atoms, The sulfo-polyoxyethylene polyoxyalkylene amine R R i l I 2 1 CHCHO W CHZCHZO Z3 OI VCHZCHZO 5?- Z3 n is an integerofoto X represents an yl n gr up compounds useful for the dispersing agent for level having 2 t0 6 Carbon Y represents O 0? dyeing of the present invention are prepared by the folrepresents a hydrogen atom or an alkyl group having I lowing process.

to 22 carbon atoms but one of R and R should be the Polyoxyalkylene amine compounds (II) are prepared alkyl group if the other is the hydrogen atom; Z Z Z by addition to an amine compound with an alkylene oxand Z each represents a hydrogen atom or SO,-,M ide. The addition is effected by reacting the equivalent wherein M represents an alkali metal atom or an ormole or more of the alkylene oxide, based on the mole ganic amine residue, at least one of Z Z Z and Z is of the active hydrogen of the primary and/or secondary SO M; and 1,, l l 1 m m m m m and m, are amino group contained in the amine compound, ac-

a positive integer satisfying the following relationship: cording to the reactive formula:

1 2 -1\lI-(-X-Y 9 (-CHCHO H 1 1 2 s 4 100 wherein X, R R and n are as defined above; S and and T, each representes a hydrogen atom, an alkyl group 7 having 1 to 22 carbon atoms or CH Ch O +H; Y, 1 1 2 of s) s or e) "m4 150 represents O or -NH; S represents an alkyl Amine compounds usable for the present invention, group having 1 to 22 carbon atoms having at least one of primary and/or secondary amino group, include: ethylamine, butylamine, octylamine, R 2 laurylamineand stearylamine; diethylamine, dibutyl- 6O amine, dioctylamine, dilaurylamine and distearyla- CHCHO H mine; ethanolamine, diethanolamine, isopropanolamine, diisopropanolamine, ethylenediamine and dietht v ylenetriamine; triethylenetetramine, tetraethylenepen- PT C 2 T2 represents alkyl group tamine,propylenediamine, tetramethylenediamine and his 1 l 22 Carbon atoms,

hexamethylenediamine; N-dodecylpropylenedioamine,

N-octadecylpropylenediamine and the like, preferably 1 2 polyamine compounds such as ethylenediamine, dieth- HHQ H ylenetriamine, etc. .5

1 2 N CHCHO T Ho The reaction may be carried out at a temperature of from 40 to 190C, in the presence or absence of water, polar solvent such as isopropanol, aromatic solvents such as benzene and toluene, or halogenated solvents such as chlorobenzene, trichloroethylene and perchloroethylene, with or without an alkaline catalyst such as sodium hydroxide and potassium hydroxide. When the polyoxyalkylene amine compound is prepared in the presence of the solvent, the solvent may be eliminated by heat condensation. In the above definition, 1 Z 1 "I, is an integer of from 1 to 100, preferably from 2 to 80.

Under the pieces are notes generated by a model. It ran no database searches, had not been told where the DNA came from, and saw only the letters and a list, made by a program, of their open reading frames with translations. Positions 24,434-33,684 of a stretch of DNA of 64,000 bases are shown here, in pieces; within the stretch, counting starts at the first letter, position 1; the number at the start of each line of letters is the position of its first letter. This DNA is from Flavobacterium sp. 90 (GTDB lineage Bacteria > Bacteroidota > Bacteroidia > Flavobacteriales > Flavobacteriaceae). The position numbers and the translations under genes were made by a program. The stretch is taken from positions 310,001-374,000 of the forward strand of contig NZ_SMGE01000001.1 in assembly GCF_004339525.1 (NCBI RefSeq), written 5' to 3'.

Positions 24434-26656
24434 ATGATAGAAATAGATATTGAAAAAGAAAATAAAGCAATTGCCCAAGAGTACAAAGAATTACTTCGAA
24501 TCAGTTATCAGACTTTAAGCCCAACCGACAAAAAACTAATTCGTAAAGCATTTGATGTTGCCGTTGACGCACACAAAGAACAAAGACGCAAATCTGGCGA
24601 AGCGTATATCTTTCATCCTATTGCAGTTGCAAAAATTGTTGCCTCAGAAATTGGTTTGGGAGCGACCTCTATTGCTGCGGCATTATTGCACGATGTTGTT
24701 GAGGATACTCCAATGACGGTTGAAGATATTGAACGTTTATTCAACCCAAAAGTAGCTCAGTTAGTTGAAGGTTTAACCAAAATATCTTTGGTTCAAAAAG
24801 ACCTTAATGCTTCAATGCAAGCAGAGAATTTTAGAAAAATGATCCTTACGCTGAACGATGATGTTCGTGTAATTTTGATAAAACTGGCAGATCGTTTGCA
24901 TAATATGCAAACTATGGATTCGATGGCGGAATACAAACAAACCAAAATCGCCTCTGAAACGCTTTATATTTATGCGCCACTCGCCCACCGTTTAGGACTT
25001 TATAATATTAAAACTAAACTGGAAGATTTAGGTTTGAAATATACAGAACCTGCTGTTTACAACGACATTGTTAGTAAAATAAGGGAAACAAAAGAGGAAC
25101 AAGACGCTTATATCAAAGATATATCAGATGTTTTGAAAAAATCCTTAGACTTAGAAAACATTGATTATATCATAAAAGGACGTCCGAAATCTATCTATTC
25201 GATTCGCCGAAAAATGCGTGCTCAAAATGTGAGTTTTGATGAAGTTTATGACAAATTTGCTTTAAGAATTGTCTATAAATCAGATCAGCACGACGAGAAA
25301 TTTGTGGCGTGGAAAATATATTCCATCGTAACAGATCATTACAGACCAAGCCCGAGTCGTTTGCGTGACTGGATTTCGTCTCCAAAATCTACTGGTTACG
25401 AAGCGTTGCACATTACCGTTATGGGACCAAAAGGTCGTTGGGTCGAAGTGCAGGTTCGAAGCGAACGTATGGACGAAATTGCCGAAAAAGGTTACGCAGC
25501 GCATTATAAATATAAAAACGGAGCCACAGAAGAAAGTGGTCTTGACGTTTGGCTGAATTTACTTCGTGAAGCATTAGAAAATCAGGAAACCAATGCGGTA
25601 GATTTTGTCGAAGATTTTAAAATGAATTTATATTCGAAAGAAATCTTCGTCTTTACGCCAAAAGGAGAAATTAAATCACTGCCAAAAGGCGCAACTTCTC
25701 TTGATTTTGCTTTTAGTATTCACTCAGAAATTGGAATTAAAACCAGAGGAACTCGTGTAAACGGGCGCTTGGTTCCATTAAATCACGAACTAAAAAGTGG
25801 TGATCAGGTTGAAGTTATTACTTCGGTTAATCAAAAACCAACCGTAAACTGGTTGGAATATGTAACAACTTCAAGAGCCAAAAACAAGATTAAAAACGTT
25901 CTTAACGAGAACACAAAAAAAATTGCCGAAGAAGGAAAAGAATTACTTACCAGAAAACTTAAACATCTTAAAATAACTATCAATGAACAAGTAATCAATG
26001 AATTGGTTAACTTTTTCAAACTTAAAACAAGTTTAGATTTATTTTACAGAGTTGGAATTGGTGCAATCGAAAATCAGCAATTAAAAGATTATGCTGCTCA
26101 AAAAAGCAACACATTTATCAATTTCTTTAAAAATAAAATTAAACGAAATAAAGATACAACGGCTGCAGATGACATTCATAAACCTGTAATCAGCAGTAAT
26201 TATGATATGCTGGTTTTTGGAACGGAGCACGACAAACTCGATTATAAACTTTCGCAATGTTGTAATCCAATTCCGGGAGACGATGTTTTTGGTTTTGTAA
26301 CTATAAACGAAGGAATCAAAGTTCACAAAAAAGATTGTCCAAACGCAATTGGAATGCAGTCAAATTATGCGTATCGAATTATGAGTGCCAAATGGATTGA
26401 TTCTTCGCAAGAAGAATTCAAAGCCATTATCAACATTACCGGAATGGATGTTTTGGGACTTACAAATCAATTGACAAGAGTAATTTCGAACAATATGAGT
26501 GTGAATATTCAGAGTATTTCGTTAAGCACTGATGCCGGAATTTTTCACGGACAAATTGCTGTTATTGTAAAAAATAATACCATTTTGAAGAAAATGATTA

Polyoxyethylene polyoxyalkylene amine compounds (11]) are prepared by reaction of the resultant polyoxyalkylene amine compound (11) with ethylene oxide. The reaction is effected by addition to the hydroxide end-group of the polyoxyalkylene amine compound with the ethylene oxide, according to the reaction formula:

1 2 l 5 l t x Y T4- (lHCHO W (III) wherein S T X, Y R R 11,1 1 I and I are as defined above; 5,, represents an alkyl group having 1 to 22 carbon atoms,

CHZCH O 9- -2 H or CH CH O m H, and; T represents an alkyl group having 1 to 22 carbon atoms,

-HCQ e5..

+NaOH or CH CH O l- H and Y represents or N e cacao a -t CH CH T the presence of an acidic or alkaline catalyst. Preferably, it is carried out in the presence of sodium hydroxide or potassium hydroxide. In the above definition, m (m or m (m or m nm is an integer of from 1 to 150, preferably from 10 to 100.

The resultant polyoxyethylene polyoxyalkylene amine compound (III) is then treated with a conventional sulfonating reagent such as chlorosulfonic acid, concentrated sulfuric acid, and sulfamic acid so as to sulfonate the hydroxide endgroup. Subsequently, the sulfonated amine compound is neutralized by treating it with an aqueous solution of sodium hydroxide or po- H 0 so H i +x it 9 CHCHO T6 CHZCHZO I 5 Thus, the desired sulfo-polyoxyethylene polyoxyalkylene amine compounds (I) are obtained.

The resultant sulfo-polyoxyethylene polyoxyalkylene amine compounds are highly soluble in water and valuable as a level dyeing agent for the water-insoluble dyes and the slightly water-soluble dyes such as'disperse dyes. The dispersing, level dyeing agent of the present invention is very effective for retaining the waterinsoluble dyes and the slightly water-soluble dyes in i very fine dispersed particle form even when'they are exposed to high temperature and high pressure for a long time.

The mechanismsof the dispersing, level dyeing activity ofthe compound according to the present invention are not evident theoretically. However, it can be de: scribed. that the unexpected dispersing, level dyeing effeet is assumed depending on the balance maintained among: the amino group, the hydrophobic polyoxyalkylene group, and the hydrophilic polyoxyethylene and sulfonic groups in the. molecule of thecompound, and on the voluminous construction thereof.